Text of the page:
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Possible Predisposition for Cult Involvement

Abstract

The contribution to empirical research of a possible predisposition for cult involvement is rarely available on an international scale. The current observations, experiences and statements made to this theme are indeed countless but are also often extremely inconsistent. So it is claimed, for example, that many cult members come from dysfunctional families or that a psychopathological disorder was already existent before joining a cult. In opposition to this include those who hold the opinion that cult members come from completely normal, functional and protective families who clearly have no history of psychopathological illness. The proposed work should be ascertained whether such a disposition to joining a cult actually exists and if so, which factors could be responsible.
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Possible Predisposition for Cult Involvement
Summary of an Empirical Study by Dieter Rohmann
(as originally published in Germany in Report Psychologie, 10/99)
Translated by Jacqueline Trewin.
The contribution to empirical research of a possible predisposition for cult involvement is
rarely available on an international scale. The current observations, experiences and
statements made to this theme are indeed countless but are also often extremely
inconsistent. So it is claimed, for example, that many cult members come from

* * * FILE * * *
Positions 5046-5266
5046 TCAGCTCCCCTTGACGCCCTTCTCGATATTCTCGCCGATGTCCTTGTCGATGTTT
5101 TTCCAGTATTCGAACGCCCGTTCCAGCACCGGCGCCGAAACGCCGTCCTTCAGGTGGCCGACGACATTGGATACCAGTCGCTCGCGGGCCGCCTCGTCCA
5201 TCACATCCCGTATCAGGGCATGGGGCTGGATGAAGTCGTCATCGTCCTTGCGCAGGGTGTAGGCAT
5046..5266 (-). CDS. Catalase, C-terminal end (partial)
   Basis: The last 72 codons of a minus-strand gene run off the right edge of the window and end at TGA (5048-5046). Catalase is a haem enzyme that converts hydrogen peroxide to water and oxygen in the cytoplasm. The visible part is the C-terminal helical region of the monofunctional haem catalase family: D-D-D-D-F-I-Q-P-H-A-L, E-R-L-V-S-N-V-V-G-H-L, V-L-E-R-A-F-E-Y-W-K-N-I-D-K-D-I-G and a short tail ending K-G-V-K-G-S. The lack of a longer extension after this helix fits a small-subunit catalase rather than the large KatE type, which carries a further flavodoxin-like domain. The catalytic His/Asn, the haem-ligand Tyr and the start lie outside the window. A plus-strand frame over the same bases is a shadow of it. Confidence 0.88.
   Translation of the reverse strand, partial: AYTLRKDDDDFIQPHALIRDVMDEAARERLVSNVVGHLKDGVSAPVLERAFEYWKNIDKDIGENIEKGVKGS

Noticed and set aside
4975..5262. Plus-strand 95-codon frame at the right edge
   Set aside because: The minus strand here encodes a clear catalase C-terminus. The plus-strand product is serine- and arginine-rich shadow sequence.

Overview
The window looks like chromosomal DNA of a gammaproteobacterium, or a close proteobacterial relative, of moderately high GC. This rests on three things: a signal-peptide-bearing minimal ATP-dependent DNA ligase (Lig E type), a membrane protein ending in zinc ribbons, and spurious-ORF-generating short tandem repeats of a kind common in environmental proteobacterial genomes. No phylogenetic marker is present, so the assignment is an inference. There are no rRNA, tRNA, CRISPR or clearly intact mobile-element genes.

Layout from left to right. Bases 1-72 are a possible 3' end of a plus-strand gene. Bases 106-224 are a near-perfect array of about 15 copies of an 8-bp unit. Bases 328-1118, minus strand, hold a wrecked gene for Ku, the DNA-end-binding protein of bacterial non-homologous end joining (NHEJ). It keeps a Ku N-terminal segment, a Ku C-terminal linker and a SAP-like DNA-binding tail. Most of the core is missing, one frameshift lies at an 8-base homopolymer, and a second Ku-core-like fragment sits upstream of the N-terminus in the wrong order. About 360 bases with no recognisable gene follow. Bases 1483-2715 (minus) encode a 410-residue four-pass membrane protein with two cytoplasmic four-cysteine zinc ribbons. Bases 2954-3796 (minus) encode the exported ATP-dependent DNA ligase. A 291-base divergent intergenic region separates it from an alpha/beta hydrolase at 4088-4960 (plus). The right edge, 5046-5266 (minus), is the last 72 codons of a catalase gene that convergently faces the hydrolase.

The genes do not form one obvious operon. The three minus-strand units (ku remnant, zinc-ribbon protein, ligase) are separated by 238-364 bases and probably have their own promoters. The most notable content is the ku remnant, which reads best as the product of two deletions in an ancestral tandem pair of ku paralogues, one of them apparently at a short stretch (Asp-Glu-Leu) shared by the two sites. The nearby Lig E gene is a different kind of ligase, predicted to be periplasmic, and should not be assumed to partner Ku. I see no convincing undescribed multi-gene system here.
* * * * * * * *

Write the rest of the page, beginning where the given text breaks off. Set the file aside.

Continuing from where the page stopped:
dysfunctional families or that a psychopathological disorder was already existent before
joining a cult. In opposition to this include those who hold the opinion that cult members
come from completely normal, functional and protective families who clearly have no
history of psychopathological illness. The proposed work should be ascertained whether
such a disposition to joining a cult actually exists and if so, which factors could be
responsible.
All the data of conducted inquiries included in this study were derived from families who
consulted the author for advice because one or more of their family members decided to
join a cult.
The basis of this inquiry represented a semi-standardised questionnaire of case histories
which was sent to the affected families, partners and/or friends before the initial
consultation. Hence, the questionnaire was an external assessment in the form of a
written examination. It managed to achieve the quantitative and qualitative data of a
sample of 110 cult members aged between 12 and 50 years. This is (at least for the
Federal Republic of Germany) the largest sample ever conducted in relation to this
theme.
The following focal points should be thoroughly examined:
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The family background and the personality of the cult members, as well as the